Fusion technology has reached a new milestone after a reactor in Oxford broke its own world record for fusion energy output.
Fusion has the potential to become a source of low carbon energy by copying the processes that power the sun and stars.
A consortium of 4,800 experts, students and staff across Europe more than doubled previous records achieved in 1997 at the UK Atomic Energy Authority (UKAEA) site in Oxford using the same fuel mixture to be used by commercial fusion energy power plants.
The UK’s national fusion laboratory said 59 megajoules of sustained fusion energy was produced at the Joint European Torus (JET).
The facility is home to what is described as the largest and most powerful operational tokamak machine in the world.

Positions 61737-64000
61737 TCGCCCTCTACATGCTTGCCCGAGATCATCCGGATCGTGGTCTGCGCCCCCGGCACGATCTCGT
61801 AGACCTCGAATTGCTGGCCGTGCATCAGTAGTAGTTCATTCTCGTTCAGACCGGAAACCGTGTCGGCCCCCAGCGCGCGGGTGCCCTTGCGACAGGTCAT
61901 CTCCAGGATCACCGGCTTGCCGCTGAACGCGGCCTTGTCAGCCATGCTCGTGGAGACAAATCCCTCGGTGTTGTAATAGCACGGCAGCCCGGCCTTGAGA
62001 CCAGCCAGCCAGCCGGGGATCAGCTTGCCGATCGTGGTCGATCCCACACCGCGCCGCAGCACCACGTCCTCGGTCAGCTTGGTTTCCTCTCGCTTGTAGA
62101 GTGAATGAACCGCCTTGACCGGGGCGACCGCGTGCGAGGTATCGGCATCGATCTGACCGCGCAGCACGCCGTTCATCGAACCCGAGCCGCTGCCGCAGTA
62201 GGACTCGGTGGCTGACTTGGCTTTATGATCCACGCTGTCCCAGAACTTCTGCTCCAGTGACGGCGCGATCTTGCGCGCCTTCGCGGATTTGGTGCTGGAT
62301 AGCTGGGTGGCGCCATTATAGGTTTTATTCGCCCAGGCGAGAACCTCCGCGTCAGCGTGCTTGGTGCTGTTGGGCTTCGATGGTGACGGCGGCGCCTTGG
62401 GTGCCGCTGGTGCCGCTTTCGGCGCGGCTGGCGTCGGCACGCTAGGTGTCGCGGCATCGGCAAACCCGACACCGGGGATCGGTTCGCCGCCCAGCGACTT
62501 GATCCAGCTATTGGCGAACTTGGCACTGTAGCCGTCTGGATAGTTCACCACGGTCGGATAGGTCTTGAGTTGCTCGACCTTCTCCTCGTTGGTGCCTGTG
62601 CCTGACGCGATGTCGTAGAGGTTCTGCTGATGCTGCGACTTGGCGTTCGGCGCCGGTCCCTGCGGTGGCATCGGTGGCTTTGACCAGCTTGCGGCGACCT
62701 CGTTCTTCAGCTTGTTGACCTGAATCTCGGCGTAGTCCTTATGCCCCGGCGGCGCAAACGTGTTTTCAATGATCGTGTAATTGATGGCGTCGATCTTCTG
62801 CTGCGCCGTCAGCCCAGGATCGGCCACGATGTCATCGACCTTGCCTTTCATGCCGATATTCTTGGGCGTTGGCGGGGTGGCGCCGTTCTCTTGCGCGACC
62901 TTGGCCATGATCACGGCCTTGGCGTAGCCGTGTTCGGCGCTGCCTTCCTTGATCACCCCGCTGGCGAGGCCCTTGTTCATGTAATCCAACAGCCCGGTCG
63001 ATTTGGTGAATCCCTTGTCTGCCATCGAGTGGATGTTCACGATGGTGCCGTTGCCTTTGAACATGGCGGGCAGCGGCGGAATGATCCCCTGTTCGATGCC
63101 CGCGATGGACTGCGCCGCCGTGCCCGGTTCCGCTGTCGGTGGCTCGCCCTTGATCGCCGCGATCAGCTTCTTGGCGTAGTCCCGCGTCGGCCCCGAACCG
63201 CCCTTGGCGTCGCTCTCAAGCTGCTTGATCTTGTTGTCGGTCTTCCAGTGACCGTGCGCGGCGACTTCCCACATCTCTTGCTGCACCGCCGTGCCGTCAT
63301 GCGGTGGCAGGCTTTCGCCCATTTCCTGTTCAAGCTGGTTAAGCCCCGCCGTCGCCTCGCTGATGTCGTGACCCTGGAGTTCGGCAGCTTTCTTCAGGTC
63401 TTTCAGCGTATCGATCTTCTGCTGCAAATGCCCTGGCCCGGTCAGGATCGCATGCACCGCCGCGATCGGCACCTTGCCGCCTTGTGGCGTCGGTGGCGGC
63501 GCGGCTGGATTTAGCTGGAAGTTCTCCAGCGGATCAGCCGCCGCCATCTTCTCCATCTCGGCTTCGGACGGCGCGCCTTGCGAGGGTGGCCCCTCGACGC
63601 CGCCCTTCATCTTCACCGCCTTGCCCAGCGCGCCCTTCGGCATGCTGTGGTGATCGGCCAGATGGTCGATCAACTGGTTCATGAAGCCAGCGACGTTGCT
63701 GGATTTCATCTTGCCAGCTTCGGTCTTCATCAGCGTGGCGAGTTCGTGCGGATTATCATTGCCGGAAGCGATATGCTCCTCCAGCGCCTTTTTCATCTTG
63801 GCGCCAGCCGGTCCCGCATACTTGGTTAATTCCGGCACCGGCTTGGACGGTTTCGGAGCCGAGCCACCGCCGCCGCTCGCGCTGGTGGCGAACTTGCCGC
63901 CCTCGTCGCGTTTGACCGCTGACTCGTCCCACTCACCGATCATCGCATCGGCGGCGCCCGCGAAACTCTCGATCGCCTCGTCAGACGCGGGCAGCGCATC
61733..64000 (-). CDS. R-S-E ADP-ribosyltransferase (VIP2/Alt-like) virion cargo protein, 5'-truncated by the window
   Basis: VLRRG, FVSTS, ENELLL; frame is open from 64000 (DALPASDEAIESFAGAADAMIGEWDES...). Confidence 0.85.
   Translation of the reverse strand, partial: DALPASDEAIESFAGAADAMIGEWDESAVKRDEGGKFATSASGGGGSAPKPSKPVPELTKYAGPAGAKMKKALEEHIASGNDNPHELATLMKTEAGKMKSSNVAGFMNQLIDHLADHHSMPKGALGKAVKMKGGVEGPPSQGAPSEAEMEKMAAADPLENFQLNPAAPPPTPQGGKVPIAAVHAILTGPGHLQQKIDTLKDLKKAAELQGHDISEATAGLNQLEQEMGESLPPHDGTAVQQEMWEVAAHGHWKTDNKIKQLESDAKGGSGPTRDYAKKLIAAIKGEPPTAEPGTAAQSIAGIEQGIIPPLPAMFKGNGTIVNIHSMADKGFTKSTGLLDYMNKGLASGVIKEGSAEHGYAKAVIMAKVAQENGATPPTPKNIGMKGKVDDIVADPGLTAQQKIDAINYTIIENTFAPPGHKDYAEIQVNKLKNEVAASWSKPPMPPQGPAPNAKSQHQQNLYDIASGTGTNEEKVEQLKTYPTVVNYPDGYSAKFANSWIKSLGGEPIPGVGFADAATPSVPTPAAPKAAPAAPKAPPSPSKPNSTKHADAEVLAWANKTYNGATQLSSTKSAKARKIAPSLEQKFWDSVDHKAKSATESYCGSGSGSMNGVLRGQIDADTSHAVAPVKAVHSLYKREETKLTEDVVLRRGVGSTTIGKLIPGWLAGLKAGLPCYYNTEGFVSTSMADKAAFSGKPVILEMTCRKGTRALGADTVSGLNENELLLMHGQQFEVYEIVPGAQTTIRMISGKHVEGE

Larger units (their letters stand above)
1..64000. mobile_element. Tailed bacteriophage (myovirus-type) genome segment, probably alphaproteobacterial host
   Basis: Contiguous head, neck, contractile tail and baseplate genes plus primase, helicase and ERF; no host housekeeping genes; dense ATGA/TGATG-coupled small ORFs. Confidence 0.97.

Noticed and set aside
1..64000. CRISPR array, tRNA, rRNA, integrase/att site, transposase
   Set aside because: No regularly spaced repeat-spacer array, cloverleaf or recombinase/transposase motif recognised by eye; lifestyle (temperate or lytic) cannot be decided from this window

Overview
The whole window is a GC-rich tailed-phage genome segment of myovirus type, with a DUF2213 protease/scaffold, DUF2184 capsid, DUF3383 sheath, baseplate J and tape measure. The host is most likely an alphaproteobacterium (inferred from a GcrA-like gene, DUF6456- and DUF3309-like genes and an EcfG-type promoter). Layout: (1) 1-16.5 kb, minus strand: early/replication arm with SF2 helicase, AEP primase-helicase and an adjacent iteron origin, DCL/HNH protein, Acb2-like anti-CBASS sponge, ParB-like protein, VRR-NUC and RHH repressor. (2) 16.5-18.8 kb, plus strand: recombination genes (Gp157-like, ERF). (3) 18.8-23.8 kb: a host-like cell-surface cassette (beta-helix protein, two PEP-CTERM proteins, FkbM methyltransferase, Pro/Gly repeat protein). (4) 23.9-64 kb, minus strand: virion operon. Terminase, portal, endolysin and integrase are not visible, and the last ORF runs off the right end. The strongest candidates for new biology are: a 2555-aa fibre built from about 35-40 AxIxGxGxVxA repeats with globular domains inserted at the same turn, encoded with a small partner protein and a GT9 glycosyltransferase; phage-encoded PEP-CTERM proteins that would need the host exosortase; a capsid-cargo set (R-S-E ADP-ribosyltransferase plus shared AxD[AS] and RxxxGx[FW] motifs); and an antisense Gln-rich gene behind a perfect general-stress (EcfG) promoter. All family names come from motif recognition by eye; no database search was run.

Ian Chapman, Chief Executive of UKAEA, said: “These landmark results have taken us a huge step closer to conquering one of the biggest scientific and engineering challenges of them all.
“It is a reward for over 20 years of research and experiments with our partners from across Europe.
“It’s clear we must make significant changes to address the effects of climate change, and fusion offers so much potential. We’re building the knowledge and developing the new technology required to deliver a low carbon, sustainable source of baseload energy that helps protect the planet for future generations. Our world needs fusion energy.”
A few days ago, the authority said its fusion energy machine completed its 100,000th live pulse.